Foreclosure is a legal procedure in which a mortgage lender recoups some of its losses in the event of default by acquiring possession and/or ownership of the home that secured the loan in the first place in Bryn Mawr, Pennsylvania Foreclosure usually involves a forced sale of the house at auction. Banks usually want to rid themselves of ownership of the home as soon as possible, collect as much money as they can, and then move on.
In every state, including Pennsylvania, borrowers have the option to go through foreclosure by judicial sale. This means that the auction will be supervised by a court, to make sure that the bank makes an effort to get as high a price as possible (to increase the chances that the whole balance will be covered, as well as the odds that there will be some money leftover for the debtor). In numerous states, original mortgages (as opposed to refinanced loans) are "non-recourse" loans, meaning that the most the lender can collect is whatever the foreclosed property sells for. The bank cannot go after the debtor for the balance, if the sale nets less than the amount due. You should consult an attorney in Bryn Mawr, Pennsylvania to learn the details of the law here. You should also know that this rarely applies to loans that have been refinanced.
How Can I Avoid Foreclosure in Pennsylvania?
First, and most importantly, you should not dismiss the issue. Failing to respond to foreclosure calls from your lender will not make an issue go away. You should stay in touch, and be honest with, your creditor as much as possible. You should keep in mind that banks usually don't want to take your Bryn Mawr home. They aren't in the real estate business, and expect to make money through interest on the loan, not by selling your house. If you are up-front with them early on, they will probably make a reasonable effort to accommodate your financial system if it will prevent you from defaulting.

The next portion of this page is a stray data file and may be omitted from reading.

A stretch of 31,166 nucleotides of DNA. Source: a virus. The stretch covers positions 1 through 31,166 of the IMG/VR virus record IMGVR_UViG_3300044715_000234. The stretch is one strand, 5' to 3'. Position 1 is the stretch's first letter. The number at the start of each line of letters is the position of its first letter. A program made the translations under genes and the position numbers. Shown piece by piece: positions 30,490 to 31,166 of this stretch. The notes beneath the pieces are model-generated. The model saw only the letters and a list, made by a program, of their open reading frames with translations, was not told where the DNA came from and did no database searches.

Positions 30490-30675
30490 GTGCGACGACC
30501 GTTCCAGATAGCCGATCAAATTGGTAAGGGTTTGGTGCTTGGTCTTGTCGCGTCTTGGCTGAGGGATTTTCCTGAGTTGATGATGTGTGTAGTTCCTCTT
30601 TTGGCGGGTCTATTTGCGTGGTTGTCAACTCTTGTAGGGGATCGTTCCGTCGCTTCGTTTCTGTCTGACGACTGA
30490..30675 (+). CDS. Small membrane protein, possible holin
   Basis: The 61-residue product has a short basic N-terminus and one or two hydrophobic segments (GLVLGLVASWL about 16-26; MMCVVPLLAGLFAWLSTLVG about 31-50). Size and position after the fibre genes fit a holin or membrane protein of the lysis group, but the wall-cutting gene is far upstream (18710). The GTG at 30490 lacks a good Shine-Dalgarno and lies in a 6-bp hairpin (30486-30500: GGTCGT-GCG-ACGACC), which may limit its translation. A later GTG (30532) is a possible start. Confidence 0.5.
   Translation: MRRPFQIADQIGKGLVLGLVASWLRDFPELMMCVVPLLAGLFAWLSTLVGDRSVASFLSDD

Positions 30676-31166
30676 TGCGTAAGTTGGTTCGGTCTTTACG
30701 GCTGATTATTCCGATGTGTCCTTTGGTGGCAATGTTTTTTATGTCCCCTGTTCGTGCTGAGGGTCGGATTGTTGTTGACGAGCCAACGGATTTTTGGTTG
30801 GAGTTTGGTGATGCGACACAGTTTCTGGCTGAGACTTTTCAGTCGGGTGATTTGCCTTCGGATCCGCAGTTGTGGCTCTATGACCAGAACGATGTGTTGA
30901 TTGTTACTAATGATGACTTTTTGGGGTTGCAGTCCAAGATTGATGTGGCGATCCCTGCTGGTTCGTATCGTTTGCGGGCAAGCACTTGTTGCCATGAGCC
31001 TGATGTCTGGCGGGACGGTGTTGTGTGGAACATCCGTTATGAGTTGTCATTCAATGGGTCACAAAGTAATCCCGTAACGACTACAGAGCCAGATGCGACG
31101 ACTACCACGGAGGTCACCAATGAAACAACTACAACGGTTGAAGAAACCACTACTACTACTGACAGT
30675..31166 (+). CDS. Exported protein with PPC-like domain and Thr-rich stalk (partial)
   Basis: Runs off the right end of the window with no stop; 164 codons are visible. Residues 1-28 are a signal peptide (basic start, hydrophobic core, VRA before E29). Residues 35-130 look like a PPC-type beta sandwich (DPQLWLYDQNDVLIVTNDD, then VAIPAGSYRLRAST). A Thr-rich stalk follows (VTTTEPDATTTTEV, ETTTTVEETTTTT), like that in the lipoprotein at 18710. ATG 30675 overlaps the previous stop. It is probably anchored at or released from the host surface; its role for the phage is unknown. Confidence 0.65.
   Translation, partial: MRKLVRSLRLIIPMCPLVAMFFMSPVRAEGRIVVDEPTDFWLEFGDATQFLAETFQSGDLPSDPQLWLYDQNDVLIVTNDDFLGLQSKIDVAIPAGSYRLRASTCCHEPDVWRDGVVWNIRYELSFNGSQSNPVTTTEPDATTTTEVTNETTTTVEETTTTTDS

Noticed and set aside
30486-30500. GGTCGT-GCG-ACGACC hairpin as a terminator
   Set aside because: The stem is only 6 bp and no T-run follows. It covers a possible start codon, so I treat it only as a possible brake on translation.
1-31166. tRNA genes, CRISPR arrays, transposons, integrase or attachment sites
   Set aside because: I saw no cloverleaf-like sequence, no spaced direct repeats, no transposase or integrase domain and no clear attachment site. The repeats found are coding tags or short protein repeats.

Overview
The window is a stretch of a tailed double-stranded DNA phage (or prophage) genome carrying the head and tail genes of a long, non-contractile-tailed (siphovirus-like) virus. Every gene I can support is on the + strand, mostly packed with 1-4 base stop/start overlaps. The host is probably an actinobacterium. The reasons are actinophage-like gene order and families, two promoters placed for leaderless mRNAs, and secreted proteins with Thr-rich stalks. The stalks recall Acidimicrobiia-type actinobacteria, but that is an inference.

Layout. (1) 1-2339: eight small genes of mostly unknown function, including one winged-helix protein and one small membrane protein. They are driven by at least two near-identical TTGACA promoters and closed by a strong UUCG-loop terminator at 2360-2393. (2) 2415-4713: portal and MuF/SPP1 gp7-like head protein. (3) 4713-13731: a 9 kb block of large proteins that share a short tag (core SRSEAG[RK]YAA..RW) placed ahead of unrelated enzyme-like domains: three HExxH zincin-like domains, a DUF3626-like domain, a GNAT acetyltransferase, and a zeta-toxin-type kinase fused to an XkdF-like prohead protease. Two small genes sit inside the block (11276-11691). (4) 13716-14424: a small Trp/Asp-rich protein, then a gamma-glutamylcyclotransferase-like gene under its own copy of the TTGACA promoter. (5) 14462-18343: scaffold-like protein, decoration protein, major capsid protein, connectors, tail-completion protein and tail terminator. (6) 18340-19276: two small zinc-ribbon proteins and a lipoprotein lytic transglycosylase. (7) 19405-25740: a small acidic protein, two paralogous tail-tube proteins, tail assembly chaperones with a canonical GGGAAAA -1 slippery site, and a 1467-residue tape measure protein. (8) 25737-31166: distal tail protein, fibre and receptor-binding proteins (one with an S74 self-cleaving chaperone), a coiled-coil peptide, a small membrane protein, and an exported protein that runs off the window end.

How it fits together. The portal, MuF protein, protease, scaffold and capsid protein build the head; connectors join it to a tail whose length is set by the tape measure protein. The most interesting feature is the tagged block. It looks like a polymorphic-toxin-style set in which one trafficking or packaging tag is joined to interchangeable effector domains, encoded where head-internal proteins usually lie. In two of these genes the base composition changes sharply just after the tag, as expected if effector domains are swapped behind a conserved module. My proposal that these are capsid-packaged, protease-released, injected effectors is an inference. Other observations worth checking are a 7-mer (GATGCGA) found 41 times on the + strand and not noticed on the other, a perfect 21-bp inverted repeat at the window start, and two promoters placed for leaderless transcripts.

If no deal can be worked out, or the mortgage payments have become prohibitive, you may consider a "short sale". While the lender has to consent to it, many will take a moderate loss if it means avoiding foreclosure (which lenders generally treat as a last resort). This allows you to sell the house for whatever price it can fetch on the current market, and hand the proceeds over to the bank. If the sale nets less than the balance, some or all of the deficiency may be forgiven. You may also consider a "short refinance" which allows a portion of the debt to be forgiven, while refinancing the rest, hopefully under better terms.
How Can A Bryn Mawr, Pennsylvania Attorney Help?
If you are worried about foreclosure, a good Bryn Mawr, Pennsylvania real estate attorney may be able to help. An attorney can increase your chances of keeping your home, and help minimize the financial impact if keeping it proves impossible.